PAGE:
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Composer's Story

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Hans Zimmer on Scoring "Dunkirk"

August 4th 2017

Piano Keys

The first time most movie-goers heard the music of Hans Zimmer was in the 1988 movie "Rain Man." The composer went on to write the scores of more than 100 films. He has been nominated for 10 Academy Awards and won for "The Lion King."

Zimmer has also won four Grammys and two Golden Globe awards.

"Dunkirk" has been hailed as a visual masterpiece. But what you hear – the film's sweeping musical score – is the latest genius from the legendary composer, reports CBS News' Mark Strassmann.

"I wrote by going to the beach, picking up the sand, seeing the misery on that beach. You have to get a movie under your fingers. It's as simple as that," Zimmer said. To score "Dunkirk," the German-American Zimmer found inspiration in his own past. "I approached it at first, of course, as somebody who wouldn't be here if my parents had not escaped the Germans," Zimmer said. His Jewish mother escaped the Germans in 1939.

The 59-year-old Zimmer has scored nearly 150 movies.

"Every job starts the same way. I either see a director or I get a phone call and somebody says, 'I want to tell you a story,'" Zimmer said.  

His story began in Frankfurt, Germany. As a kid, he had two weeks of piano lessons. That's it.  In his 20s, he played synthesizer in the new wave band, The Buggles, and their 1979 hit, "Video Killed the Radio Star."

It was the first music video ever played on MTV.

"For me it was really the impetus to go, 'Hey I like this idea of combining visuals and music. This is really – this is really where I want to go,'" Zimmer said.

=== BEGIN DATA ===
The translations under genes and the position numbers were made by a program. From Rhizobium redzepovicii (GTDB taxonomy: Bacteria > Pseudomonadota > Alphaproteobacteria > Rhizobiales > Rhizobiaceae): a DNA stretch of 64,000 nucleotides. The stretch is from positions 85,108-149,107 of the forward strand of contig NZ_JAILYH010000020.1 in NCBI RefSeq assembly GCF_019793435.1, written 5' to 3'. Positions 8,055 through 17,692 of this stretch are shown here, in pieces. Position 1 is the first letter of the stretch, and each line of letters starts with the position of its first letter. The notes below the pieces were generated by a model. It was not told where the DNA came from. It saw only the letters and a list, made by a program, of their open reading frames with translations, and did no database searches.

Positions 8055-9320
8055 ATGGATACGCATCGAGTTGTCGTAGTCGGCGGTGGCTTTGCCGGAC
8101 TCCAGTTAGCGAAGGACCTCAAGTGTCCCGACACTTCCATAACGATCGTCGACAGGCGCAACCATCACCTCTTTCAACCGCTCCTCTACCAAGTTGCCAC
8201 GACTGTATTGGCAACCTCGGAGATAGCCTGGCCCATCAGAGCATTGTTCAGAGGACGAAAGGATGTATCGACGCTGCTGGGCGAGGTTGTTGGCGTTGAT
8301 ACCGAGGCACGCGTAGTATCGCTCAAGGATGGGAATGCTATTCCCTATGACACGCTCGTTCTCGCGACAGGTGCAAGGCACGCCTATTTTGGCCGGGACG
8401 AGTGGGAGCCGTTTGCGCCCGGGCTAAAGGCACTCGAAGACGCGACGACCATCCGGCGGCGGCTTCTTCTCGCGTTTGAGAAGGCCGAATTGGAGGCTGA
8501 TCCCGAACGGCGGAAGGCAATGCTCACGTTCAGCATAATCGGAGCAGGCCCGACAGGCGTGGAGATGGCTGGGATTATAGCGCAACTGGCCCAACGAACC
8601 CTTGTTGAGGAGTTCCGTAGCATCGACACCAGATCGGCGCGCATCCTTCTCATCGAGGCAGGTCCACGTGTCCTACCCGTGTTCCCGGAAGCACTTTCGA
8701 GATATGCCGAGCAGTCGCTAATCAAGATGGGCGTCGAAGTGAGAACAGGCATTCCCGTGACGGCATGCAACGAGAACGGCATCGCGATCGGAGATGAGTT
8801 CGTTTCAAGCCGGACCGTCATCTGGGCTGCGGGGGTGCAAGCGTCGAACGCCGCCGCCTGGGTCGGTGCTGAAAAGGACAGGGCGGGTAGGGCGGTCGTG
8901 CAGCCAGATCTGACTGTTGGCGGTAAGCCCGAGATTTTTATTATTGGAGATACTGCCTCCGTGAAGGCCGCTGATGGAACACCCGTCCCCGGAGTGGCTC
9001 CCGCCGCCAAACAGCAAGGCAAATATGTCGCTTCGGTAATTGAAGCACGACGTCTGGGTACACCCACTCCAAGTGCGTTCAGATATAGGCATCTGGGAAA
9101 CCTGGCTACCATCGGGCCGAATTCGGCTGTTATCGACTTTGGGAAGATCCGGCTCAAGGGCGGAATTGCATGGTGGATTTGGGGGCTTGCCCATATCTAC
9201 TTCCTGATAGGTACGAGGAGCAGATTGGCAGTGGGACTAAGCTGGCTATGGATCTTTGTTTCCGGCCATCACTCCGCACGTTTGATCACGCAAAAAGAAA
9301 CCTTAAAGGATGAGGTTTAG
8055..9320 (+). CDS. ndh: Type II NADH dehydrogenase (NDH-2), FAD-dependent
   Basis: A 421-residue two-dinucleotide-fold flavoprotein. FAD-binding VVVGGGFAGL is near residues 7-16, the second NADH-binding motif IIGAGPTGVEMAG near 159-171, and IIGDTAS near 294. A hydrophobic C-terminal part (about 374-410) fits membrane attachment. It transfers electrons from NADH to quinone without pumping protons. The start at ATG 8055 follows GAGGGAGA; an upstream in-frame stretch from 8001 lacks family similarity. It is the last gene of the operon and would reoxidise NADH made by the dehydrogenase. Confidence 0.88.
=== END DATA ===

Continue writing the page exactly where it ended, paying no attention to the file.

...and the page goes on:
His Hollywood catalogue includes hits like "Gladiator," 14 years of the "Pirates of the Caribbean" series and the "Dark Knight" Batman trilogy.

He has had 10 Oscar nominations – winning in 1995 for Disney's "The Lion King." All that success, and yet every new project makes him anxious.

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Hans Zimmer

"The first two, three weeks are just complete agony of, 'oh my God, I don't know how to do this anymore. Maybe now I should phone the director and tell him he should hire someone else.' All the neuroses and self-doubt and the fear – it's all there," Zimmer said.

On the piano, Zimmer showed us how he created the music for the movie "Interstellar."

Zimmer became a rock star again this summer. He's currently on a 46-date world tour with a full orchestra and choir. He also played at this year's Coachella festival.

"And I didn't know what to expect from the audience and the audience didn't know what to expect from us," Zimmer said. "To see so many grown men cry, I mean we touched them, we moved them. We did give them that experience. I've been hiding behind the screen. I have never looked them in the eye. It's making me a better composer. It really is."

Remember that the next time you're at a big movie and the closing credits say, "Music by Hans Zimmer."


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